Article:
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You Can Get There From Here

Albany’s revised Corning Preserve master plan improves access for vehicles, pedestrians and bicyclists

by Ann Morrow on June 26, 2014 · 1 comment


The Hudson River Way pedestrian bridge at Maiden Lane arches over the highway with grandeur of scale and 30 mural-painted obelisk light poles. Yet when the footbridge opened in 2002, bicyclists were disappointed: The bridge didn’t have accommodation for two-wheel transport. Cyclists en route to the preserve can walk or carry their bikes up the bridge’s steps, or take the risk of crossing high-speed streets with rushing drivers unaccustomed to nonmotorized movement. This illogical predicament is going to change, however, when the five-span bridge is augmented with a bike ramp. The ramp and many other welcome changes are part of the reworked Corning Preserve Park Master Plan, which is just finishing its design phase. An overview of the plan was presented at City Hall on Monday (June 23).

City planner Kathleen Bronson with new access illustration, photo by Ann Morrow

Following presenters Albany Mayor Kathy Sheehan and principal planner Kathleen Bronson, Stantec design consultant Robert Cartwright described the plan’s main aspects and primary goal of making the preserve easy to get to from its surrounding neighborhoods, including the South End, and the rest of the city, with an emphasis on improved access for vehicles, pedestrians and bicyclists. Improvements will include a paved two-lane bike path and safer, more strategically placed crosswalks. Currently, access from the city to the preserve is disrupted by 12 high-speed lanes of traffic, including I-787.

Improvements will begin with the bewildering, wasted-space area by the U.S. Courthouse at the foot of the bridge. “It’s not visible from Broadway,” said Cartwright of the bridge entry area. “We want to open up the view shed and more clearly define the usage.” The entrance area will be improved with tree plantings, improved lighting, and other plaza-like enhancements.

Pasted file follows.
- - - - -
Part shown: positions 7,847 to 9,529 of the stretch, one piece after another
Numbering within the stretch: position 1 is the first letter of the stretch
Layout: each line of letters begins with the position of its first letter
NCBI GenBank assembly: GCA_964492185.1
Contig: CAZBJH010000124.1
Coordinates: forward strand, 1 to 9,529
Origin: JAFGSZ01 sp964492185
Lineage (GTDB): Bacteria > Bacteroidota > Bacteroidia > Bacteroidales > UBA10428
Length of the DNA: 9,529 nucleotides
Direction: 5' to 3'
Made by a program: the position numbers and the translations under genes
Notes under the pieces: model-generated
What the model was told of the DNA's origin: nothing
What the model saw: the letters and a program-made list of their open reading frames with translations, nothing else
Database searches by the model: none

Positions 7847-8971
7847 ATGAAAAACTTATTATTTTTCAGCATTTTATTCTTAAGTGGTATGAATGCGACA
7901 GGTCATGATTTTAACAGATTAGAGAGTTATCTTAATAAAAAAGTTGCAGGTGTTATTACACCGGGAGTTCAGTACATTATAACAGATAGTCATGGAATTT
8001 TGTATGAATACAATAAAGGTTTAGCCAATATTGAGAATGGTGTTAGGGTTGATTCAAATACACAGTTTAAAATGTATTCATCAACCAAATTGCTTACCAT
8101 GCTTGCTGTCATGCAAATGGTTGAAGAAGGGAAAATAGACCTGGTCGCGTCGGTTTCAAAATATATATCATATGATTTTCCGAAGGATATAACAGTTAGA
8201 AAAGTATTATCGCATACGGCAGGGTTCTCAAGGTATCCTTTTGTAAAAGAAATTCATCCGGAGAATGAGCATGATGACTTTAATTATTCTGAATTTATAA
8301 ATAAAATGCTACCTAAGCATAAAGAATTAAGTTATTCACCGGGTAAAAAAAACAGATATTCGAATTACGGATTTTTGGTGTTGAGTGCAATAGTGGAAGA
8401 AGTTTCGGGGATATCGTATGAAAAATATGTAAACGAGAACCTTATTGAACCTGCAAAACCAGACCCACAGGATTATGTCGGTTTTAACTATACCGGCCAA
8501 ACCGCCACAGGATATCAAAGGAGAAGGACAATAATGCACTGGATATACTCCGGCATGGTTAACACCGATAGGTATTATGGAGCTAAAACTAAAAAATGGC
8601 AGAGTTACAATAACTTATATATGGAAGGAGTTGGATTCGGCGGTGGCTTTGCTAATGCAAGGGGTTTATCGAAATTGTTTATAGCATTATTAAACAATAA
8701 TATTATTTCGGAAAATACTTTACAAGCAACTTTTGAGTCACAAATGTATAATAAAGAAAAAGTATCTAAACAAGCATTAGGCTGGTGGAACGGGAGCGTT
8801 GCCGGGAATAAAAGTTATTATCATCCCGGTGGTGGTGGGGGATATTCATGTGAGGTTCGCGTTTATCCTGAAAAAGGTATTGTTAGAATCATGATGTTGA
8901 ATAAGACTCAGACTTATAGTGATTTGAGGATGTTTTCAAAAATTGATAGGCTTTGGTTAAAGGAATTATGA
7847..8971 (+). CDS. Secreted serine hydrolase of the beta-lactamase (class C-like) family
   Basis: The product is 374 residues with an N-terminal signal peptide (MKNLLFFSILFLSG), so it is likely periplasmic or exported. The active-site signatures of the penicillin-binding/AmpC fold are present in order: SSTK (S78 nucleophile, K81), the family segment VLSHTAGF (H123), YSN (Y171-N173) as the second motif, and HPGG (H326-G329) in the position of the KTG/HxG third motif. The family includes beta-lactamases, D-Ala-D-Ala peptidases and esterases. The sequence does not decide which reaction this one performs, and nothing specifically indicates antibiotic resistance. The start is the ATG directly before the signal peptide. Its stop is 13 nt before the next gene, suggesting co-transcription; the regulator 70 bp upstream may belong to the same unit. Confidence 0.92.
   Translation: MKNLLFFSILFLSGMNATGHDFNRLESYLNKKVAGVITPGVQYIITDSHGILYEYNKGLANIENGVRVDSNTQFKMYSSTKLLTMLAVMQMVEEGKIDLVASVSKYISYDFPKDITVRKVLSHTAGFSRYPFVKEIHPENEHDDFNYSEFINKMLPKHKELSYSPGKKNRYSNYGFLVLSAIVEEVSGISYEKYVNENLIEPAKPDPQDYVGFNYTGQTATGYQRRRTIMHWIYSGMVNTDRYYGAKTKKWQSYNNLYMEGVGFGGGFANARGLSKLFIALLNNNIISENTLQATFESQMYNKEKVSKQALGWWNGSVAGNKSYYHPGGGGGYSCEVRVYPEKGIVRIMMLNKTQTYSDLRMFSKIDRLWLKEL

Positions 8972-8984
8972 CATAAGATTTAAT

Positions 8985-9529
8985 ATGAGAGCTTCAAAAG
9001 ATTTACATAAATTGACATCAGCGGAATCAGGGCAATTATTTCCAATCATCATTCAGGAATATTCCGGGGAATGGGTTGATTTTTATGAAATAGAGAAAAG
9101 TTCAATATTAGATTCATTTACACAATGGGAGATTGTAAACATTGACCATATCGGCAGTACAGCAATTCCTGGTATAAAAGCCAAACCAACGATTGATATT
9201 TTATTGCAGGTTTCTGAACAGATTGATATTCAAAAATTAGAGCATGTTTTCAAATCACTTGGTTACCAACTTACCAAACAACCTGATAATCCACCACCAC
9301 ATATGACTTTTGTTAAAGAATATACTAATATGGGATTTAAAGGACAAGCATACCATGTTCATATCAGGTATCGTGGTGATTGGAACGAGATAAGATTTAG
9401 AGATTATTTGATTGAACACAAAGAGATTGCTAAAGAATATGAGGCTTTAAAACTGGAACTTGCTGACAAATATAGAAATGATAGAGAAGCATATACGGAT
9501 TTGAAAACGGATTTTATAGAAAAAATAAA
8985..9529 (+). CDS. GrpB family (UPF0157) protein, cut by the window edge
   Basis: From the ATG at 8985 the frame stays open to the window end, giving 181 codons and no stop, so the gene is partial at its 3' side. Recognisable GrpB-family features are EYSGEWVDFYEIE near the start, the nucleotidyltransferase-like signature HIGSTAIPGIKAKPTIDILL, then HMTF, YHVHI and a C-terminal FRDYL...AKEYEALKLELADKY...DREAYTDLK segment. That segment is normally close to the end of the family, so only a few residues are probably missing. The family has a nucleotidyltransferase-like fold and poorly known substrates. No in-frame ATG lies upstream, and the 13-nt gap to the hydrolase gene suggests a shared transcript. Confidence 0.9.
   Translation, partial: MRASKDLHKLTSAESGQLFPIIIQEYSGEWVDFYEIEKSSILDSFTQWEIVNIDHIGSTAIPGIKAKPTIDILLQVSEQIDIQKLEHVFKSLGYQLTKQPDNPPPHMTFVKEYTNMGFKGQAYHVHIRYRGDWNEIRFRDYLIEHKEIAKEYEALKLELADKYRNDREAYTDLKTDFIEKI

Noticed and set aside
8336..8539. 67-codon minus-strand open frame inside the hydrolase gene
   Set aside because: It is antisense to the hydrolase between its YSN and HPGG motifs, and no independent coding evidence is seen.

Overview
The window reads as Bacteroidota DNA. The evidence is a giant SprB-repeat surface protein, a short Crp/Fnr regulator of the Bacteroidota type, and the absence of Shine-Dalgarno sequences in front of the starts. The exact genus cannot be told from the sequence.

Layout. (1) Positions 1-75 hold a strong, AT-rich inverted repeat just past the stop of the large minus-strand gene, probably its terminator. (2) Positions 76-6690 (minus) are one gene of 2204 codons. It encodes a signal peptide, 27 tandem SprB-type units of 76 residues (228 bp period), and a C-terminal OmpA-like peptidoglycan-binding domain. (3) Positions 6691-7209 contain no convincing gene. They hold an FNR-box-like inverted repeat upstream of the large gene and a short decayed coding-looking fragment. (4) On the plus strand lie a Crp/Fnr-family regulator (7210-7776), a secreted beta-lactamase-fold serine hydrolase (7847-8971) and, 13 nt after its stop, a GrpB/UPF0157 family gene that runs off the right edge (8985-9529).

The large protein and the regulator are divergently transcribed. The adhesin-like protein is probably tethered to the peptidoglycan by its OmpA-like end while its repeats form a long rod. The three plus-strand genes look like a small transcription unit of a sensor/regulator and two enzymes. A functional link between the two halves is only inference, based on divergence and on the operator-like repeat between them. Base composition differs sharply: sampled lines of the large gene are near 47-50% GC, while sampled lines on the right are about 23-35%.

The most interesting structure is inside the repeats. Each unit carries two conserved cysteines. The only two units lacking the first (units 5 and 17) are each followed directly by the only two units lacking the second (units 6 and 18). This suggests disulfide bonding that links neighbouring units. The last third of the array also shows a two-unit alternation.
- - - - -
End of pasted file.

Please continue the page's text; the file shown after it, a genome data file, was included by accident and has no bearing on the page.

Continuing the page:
Significant changes will occur along Quay Street, which Cartwright said will be recreated to make it more like a city street and less like an arterial. Traffic calming measures will include narrowing the street to slow motorists and to make space for a two-lane bike path with an adjacent pedestrian lane, and new curbing and buffering. Further north an underutilized stretch of road will be converted to 47 angled parking spaces.

Crosswalks will be moved and connection signals will be replaced. Increased handicapped-access and safety measures will be implemented, including push-button activation, and flashing beacon lights with solar powered motion detectors to alert motorists to pedestrian movement at the crosswalk and to “increase reciprocity.”

Another goal of the master plan is to improve mobility within the 15-acre preserve. The dirt path by the amphitheater will be paved into a multi-use lane that will bypass event crowds and tie in with the visitor’s center. Other improvements include daylighting (redirecting water flow and improving land-water interface to restore natural function) of the south and north ponds, and other environmental restoration efforts.

The Corning Preserve Park Master Plan is being funded by the New York State Department of State, and was drawn up with public input from earlier meetings. After the presentation, attendees were able to view section-by-section illustrations and ask questions. Funding is available, said Bronson, to increase connectivity to the Mohawk-Hudson Bike Trail, and the plan has an access point at the old Livingston Avenue Bridge walkway, should the closed-down walkway be renovated as part of the LAB rebuild.

Plans for a permanent stage in the Jennings Landing section of the preserve, at a projected cost of as high as $5 million, were scrapped by Mayor Sheehan earlier this year. Instead, a state grant will be used to upgrade the plaza at the foot of the pedestrian bridge for performances, art shows, and other activities, further integrating the Hudson River Way with downtown.


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